Making MFs Work Better
11/8/2010 2:47 PM Monday
Mutual funds have proven their worth as an ideal investment vehicle to millions of investors the world over. In India too, investors are gradually waking up to the inherent advantages of this investment option. Going forward, MFs are likely to play an important role in investors’ portfolios, especially for those who look to make their money grow at a healthy rate in a tax-efficient manner. However, to achieve success, investors will have to follow the correct strategies and enhance their awareness about various factors that can influence the final outcome. Here are a few of these:
Asset allocation is a method that determines how one divides one’s portfolio among different investments. Following an asset allocation strategy helps one to have the proper blend of different asset classes in the portfolio and that too in the right proportion. In other words, asset allocation helps in controlling risk in the portfolio as different asset classes react differently to changes in market conditions such as inflation, rising or falling interest rates or a market segment coming into or falling out of favour. The key is to understand that asset allocation is different from simple diversification. While having a few funds in the same asset class would provide diversification to an investor, it will not control the risk in the manner that an appropriate allocation to different asset classes such as debt, equity, gold, and commodities would provide to his portfolio. Mutual funds are the most appropriate vehicle to practice asset allocation successfully. They not only provide diversification but also offer a ‘family of funds’ to suit investment objectives of the investors in different age groups with varied time horizons and occupations. Moreover, they also provide opportunities to re-balance the portfolio, which may be required as a result of changes in the circumstances.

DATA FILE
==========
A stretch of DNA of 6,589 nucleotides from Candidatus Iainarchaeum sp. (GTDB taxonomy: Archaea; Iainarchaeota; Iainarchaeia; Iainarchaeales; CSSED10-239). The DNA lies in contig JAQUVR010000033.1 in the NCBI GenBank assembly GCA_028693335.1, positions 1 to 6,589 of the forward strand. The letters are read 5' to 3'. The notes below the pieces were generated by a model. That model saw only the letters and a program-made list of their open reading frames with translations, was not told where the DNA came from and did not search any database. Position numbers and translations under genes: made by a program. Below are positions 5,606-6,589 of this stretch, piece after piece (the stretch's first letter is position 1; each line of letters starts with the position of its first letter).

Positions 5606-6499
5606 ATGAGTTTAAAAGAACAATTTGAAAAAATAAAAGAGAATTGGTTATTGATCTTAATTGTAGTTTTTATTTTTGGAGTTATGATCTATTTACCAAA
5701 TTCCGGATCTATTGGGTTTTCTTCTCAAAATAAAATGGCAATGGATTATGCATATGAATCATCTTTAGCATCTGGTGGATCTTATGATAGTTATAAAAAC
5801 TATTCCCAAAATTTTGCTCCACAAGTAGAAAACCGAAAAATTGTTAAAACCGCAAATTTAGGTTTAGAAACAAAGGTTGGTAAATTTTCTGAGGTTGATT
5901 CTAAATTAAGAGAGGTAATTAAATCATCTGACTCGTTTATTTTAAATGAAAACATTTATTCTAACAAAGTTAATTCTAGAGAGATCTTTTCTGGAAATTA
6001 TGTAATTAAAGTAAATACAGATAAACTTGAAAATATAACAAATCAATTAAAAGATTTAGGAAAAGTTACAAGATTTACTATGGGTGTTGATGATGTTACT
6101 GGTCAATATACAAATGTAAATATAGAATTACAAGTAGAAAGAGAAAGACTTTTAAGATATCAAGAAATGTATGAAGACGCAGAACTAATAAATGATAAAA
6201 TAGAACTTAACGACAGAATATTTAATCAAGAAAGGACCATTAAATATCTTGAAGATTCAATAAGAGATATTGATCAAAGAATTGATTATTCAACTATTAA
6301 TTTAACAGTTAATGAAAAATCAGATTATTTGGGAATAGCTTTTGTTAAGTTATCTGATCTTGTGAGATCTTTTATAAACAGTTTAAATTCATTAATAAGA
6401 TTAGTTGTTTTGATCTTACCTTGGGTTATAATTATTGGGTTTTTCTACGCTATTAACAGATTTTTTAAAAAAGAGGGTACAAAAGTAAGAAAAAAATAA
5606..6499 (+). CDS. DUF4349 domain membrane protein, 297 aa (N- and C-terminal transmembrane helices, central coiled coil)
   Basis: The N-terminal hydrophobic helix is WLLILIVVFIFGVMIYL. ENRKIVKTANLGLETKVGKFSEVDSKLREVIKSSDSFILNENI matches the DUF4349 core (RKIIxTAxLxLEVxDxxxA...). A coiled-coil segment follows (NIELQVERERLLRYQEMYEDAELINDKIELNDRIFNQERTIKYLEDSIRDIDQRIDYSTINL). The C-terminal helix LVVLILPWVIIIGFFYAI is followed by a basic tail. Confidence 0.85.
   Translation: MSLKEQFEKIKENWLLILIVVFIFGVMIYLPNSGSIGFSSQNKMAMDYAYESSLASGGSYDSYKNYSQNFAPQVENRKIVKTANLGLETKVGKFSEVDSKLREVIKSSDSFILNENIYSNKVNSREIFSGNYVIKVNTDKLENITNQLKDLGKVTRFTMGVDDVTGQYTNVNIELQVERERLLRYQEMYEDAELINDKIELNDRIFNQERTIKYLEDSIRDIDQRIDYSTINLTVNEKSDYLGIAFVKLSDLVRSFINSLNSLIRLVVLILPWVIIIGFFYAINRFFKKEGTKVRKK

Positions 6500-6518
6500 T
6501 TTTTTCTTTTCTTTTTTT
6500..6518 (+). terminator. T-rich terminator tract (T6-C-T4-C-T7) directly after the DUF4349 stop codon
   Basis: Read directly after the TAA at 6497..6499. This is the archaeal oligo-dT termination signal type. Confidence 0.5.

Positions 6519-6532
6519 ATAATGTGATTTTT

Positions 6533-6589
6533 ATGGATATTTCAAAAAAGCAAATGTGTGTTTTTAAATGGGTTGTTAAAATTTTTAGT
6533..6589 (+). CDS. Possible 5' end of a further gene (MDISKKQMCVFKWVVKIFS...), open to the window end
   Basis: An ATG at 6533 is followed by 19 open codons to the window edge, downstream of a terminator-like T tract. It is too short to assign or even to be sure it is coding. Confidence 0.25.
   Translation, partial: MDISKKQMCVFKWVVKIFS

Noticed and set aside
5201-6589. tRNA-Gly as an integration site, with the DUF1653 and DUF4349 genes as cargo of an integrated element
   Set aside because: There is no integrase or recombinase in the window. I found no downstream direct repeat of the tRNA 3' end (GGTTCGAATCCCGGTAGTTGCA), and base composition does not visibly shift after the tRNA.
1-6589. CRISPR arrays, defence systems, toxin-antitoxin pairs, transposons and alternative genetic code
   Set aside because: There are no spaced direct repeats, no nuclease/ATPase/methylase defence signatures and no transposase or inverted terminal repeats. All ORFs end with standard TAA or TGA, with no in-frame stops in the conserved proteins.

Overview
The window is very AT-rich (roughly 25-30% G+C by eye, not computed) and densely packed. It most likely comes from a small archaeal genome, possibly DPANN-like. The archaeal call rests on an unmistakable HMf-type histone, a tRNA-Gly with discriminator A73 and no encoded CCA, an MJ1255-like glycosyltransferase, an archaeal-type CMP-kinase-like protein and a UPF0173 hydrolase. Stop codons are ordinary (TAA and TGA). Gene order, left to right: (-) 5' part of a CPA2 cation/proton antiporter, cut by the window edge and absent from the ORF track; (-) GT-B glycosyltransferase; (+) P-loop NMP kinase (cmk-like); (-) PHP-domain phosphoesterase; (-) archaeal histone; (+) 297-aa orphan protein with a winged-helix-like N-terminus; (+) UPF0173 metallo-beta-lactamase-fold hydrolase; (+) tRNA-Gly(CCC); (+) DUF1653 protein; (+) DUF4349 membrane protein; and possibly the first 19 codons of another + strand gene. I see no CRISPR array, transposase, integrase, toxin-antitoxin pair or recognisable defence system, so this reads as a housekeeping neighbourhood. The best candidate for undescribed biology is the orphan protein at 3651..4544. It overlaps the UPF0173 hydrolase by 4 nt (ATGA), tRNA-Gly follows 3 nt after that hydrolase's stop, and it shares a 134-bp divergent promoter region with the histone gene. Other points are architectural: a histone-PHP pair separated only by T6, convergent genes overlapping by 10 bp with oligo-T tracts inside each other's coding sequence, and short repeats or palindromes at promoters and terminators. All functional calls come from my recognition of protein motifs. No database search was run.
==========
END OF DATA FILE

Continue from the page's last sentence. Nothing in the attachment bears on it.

Total return is the sum of two components - dividend and capital appreciation. For an MF investor, these elements provide the ‘big picture’ of what his investment is doing for him. Therefore, while selecting funds, keep an eye on the total return rather than considering either dividend or change in the NAV alone. By doing so, one can be reasonably sure of having a consistent performer in the portfolio that can go a long way in achieving one’s investment objectives.
A portfolio turnover reflects how frequently securities are bought and sold by the fund. A 100 per cent portfolio turnover rate indicates that the portfolio was completely turned over in a year. Portfolio turnover generally varies with market conditions and investment category. For a MF investor, it is important to know that an aggressive equity fund is most likely to have high turnover rates. Some debt funds that seek to take advantage of the movements in the yield curve also have high turnover rates. Remember, a fund with a high turnover rate will incur more transaction cost compared to the one with lower turnover. Therefore, unless one is reasonably sure about the fact that higher turnover is likely to provide superior returns, such funds should be avoided. Investors can find out about the fund’s policy on portfolio turnover in the ‘offer’ document.
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